Gaza and the Jordanian Option

In recent weeks the Jordanian Option has been floated in the media as a viable way forward in negotiations to resolve the current Palestinian statelessness. Haaretz ran the initial large piece explaining that Jordanian officials, supposedly with king Abdullah’s blessing, had been in Israel recently as well as Washington in order to float Jordan’s ideas of a confederation.

“According to the plans of the king’s assistants, the Hashemite monarch–as the direct descendant of the prophet Mohammed–will serve as the president of the confederation, in addition to his position as the monarch of the Jordanian kingdom; and a federal government will be set up together with an elected parliament that will be composed of both Jordanian and Palestinian representatives.

The security forces will come under the control of the federal government, and this will supposedly allay the fears of Israel about the activities of independent Palestinian military forces. The condition for the establishment of the federation, Abdullah’s aides say, is an Israeli-Palestinian agreement over the establishment of an independent Palestinian state. Only after that will the independent state be invited to join the proposed confederation.”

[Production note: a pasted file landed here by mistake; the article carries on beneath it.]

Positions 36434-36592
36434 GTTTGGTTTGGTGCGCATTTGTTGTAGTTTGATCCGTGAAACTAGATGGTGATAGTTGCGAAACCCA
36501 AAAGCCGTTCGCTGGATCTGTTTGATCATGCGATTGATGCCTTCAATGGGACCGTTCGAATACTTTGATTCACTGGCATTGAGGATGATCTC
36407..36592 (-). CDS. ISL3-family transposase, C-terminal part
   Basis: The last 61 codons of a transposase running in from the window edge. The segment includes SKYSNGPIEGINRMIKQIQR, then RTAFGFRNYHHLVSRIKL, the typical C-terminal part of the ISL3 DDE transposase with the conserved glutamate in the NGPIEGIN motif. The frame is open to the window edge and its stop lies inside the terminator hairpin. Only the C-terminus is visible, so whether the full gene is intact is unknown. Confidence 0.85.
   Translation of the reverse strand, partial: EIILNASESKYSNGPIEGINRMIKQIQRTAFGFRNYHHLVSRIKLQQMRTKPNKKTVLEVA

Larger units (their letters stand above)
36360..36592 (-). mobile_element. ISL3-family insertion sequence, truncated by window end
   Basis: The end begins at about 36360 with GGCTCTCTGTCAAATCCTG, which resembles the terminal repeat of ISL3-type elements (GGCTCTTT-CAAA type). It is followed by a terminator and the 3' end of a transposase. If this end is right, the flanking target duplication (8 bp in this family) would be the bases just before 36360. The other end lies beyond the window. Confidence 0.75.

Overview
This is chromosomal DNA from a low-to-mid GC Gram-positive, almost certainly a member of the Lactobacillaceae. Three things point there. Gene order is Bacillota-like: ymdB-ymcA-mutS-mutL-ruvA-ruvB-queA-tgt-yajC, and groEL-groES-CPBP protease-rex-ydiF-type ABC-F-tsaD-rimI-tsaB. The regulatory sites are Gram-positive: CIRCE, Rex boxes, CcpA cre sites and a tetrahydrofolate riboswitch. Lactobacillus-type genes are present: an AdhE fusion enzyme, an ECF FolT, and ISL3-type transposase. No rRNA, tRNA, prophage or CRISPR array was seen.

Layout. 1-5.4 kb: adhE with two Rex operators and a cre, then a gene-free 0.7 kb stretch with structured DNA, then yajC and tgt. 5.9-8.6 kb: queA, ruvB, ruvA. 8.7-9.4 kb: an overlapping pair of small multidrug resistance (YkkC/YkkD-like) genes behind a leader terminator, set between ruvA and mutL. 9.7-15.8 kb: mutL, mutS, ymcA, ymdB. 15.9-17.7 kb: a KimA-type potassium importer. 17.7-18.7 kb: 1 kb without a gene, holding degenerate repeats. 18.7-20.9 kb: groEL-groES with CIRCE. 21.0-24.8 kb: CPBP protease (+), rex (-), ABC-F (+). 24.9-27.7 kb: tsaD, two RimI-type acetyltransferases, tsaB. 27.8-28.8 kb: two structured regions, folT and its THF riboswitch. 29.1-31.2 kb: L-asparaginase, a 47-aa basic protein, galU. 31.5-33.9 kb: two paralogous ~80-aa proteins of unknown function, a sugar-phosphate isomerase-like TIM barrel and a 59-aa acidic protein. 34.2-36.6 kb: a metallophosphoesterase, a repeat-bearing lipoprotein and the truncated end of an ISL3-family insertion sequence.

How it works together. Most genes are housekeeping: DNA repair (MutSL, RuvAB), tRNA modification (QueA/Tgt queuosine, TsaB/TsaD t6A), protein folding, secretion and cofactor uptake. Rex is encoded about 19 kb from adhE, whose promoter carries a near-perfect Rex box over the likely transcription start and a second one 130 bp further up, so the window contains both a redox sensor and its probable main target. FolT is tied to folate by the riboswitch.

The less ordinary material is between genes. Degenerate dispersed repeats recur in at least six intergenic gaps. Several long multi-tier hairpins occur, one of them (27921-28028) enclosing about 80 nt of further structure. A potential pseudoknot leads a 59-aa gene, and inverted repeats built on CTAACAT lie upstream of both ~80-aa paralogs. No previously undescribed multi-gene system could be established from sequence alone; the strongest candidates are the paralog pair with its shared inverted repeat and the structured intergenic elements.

An unrelated article on the Israeli secret service operated site Debkafiles concerning the release of 250 Fatah prisoners in a deal doctored by Israel in order to “boost” Abu Mazen’s support in the West Bank after the Hamas takeover in Gaza, mentions this account from July 15,

“According to our sources, Gen. Dayton has promised these apparently reformed 178 terrorists–not smart suits and ties, but advanced military hardware, armored vehicles and 4x4s equipped with state of the art communications gear for them to lord it over the West Bank.